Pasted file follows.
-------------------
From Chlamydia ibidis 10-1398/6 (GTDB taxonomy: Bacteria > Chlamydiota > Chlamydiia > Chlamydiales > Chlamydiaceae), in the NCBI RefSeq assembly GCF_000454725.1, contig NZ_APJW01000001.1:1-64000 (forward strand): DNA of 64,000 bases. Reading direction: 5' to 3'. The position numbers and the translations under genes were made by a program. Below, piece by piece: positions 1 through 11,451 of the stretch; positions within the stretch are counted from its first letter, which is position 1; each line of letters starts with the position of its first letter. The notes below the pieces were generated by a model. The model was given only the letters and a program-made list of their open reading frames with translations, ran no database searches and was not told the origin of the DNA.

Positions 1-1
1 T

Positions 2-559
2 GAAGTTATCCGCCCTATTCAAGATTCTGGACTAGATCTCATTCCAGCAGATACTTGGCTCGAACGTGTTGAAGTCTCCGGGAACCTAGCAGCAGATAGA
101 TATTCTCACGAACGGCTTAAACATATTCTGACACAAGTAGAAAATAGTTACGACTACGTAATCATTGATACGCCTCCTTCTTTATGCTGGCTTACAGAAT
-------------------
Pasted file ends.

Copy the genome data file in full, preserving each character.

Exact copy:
From Chlamydia ibidis 10-1398/6 (GTDB taxonomy: Bacteria > Chlamydiota > Chlamydiia > Chlamydiales > Chlamydiaceae), in the NCBI RefSeq assembly GCF_000454725.1, contig NZ_APJW01000001.1:1-64000 (forward strand): DNA of 64,000 bases. Reading direction: 5' to 3'. The position numbers and the translations under genes were made by a program. Below, piece by piece: positions 1 through 11,451 of the stretch; positions within the stretch are counted from its first letter, which is position 1; each line of letters starts with the position of its first letter. The notes below the pieces were generated by a model. The model was given only the letters and a program-made list of their open reading frames with translations, ran no database searches and was not told the origin of the DNA.

Positions 1-1
1 T

Positions 2-559
2 GAAGTTATCCGCCCTATTCAAGATTCTGGACTAGATCTCATTCCAGCAGATACTTGGCTCGAACGTGTTGAAGTCTCCGGGAACCTAGCAGCAGATAGA
101 TATTCTCACGAACGGCTTAAACATATTCTGACACAAGTAGAAAATAGTTACGACTACGTAATCATTGATACGCCTCCTTCTTTATGCTGGCTTACAGAAT